The possibilities of making cotton fabrics to rival those imported from the East made cotton a subject of much interest to manufacturers and therefore to inventors and innovators. This is reflected in the PATENTs, many of which are concerned with improvements in manufacture from the cleansing of cotton wool to finishing processes that DYED, GLAZED, PRINTED, or STAMPED the cloth.
Cloth made entirely of cotton was difficult until the improvements in spinning technology in the second half of the eighteenth century. Usually a linen warp had to be used to give the fabric sufficient strength. However, the appraisers of [Inventories (1720)] apparently thought it worthy of comment that the deceased had in his shop nine pieces of all cotton rib. The marketing and distribution of the increasing quantities of cotton cloth was centred principally in Manchester, hence the term MANCHESTER GOODS. From here fabrics and other cotton goods were sent by water, internally and along the coast, and by road. Second to Manchester, and serving the South West, was Truro, which was ideally placed on its river and with access to the road networks.
Found described as Blackburn, BLACK, BLUE, blush, BRITISH, made in CHESHIRE, COLOURED, made in Cornwall, CORDED, CYPRUS, dark, FASHIONABLE, FLOWERED, FRENCH, FURNITURE, GREY, GREEN, INDIA, IRISH, KNITting, LAMP, made in Lancashire, low priced, , MURREY, NAP, NEW, newest, NORTHERN, of diverse colours, of the newest pattern, OLD FASHIONED, PATENT.PINK, PLAIN, PRINTED, PURPLE, QUILTING, RED, SHREWSBURY, SILK, SPUN, STAMPED, STRIPED, TAUNTON, TAWNY, made in Wales, WHITE, working, YELLOW
Found used to make APRON, BINDING, CAP, CARPET, COUNTERPANE, CURTAIN, FILLETING, FRINGE, FURNITURE (for a bed), FUSTIAN, GALLOON, GARTERING, GAUZE, GLOVE, GOWN, HANDKERCHIEF, HANGINGS, HOSE, INKLE, KNITTED PIECE, LACE, LACING, LINING, (for a GOWN), MITT, MUFF, NET CAP, PAPER, ROMAL, SHAWL, SLEEVE, SOCK, STAY STRAP, STIRRUP, STOCK, STUFF, STUKER, TAPE, TWIST, WAISTCOAT, WAISTCOAT - PIECE, WARP, WEFT, women's HEAD Found describing CALICO, CHECK, FRIEZE, FUSTIAN, HOLLANDs, MUSLIN, RIB, THICKSET
Found sold in the shops by GROSS, PIECE, YARD Found rated by the GOAD, POUND, YARD
See also BOMBAST, CHECK, CHINTZ, FUSTIAN, ROMAL.
Sources: Acts, Diaries, Houghton, Inventories (early), Inventories (mid-period), Inventories (late), Newspapers, Patents, Rates, Tradecards.
References: Hobhouse, (1985), Holme (1688), Kerridge (1985), 18-9, and many more references, Lemire, (1991), Tawney and Power (1924), II/192, Wilhelmsen (1943), 22, 45.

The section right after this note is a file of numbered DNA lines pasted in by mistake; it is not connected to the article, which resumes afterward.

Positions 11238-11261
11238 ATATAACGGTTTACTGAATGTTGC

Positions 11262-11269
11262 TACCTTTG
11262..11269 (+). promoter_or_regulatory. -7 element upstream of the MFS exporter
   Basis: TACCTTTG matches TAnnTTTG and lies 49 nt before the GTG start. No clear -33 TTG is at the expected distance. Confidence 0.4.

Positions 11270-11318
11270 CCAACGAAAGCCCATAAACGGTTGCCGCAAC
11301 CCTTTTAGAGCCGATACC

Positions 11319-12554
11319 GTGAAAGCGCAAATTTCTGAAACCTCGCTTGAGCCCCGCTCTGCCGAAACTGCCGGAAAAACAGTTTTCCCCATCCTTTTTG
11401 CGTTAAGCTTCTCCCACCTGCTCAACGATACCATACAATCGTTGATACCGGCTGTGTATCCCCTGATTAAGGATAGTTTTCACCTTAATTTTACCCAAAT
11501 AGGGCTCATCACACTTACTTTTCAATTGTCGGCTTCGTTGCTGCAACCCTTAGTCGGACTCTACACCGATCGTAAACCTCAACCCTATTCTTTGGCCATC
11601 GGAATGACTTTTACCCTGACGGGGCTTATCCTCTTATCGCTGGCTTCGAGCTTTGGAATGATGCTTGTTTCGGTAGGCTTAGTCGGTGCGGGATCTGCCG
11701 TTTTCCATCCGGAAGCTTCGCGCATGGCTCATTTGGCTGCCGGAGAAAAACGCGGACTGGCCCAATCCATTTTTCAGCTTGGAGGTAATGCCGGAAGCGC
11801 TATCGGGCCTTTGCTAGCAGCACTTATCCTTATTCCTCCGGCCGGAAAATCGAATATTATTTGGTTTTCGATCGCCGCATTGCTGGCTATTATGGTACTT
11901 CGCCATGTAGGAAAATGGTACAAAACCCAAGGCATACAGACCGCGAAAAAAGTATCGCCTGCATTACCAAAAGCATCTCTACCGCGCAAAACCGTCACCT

A CANDLE with a COTTON WICK. Since this appears in the sixteenth century, presumably made because it gave a better product than any of the alternatives, the eighteenth-century occurrence of the term 'cotton candle' in the Dictionary Archive is surprisingly late.
Generally CLOTH made of COTTON. However, the OED reference taken from Haklyut's Voyages (1598) 'The poorer sort do line their clothes with cotton-cloth which is made of the finest wool they can pick out', suggests that the term 'cotton cloth' did sometimes have the first meaning given in this Dictionary under 'cotton' and did not always refer to cotton as we would understand it today. The term has only once been noted in the Dictionary Archive where CALICO and MUSLIN seem to have been the preferred terms before 1700 and thereafter simply 'cotton' or 'cottons'. Cotton cloth was, however, a commodity noted in the Gloucester Coastal Port Books between 1682 and 1726.
A term constructed on similar lines to LINEN DRAPERY and WOOLLEN DRAPERY, but never in common use. Where linen drapers and woollen drapers abounded, the term 'cotton draper' has not even found its way into the OED. Instead, once the manufacture of COTTON GOODS in this country was established retailers described their stock in terms like 'Haberdashery and Manchester goods' [Tradecards (18c.)] or 'Woollen & Linen Drapery Hosiery and Manchester Goods' [Tradecards (1791)] or they claimed their place of sale as a Manchester Warehouse [Tradecards (1796)].
A collective term that was probably synonymous with other similar terms such as COTTON DRAPERY, COTTON STUFF and COTTON WARE. All these were used by the compilers of the Gloucester Coastal Port Books, but most have not been noted either in the Dictionary Archive or by the OED. The OED's quotation mentioning COTTON GOODS is taken from Adam Smith's Wealth of Nations, where they were referred to as distinct from MUSLIN, but in other circumstances the term might well have included muslin and other INDIAN - TEXTILES as well as FUSTIAN, COTTON HOSE and HABERDASHERY made of cotton. The context may help to identify the contents but often does not.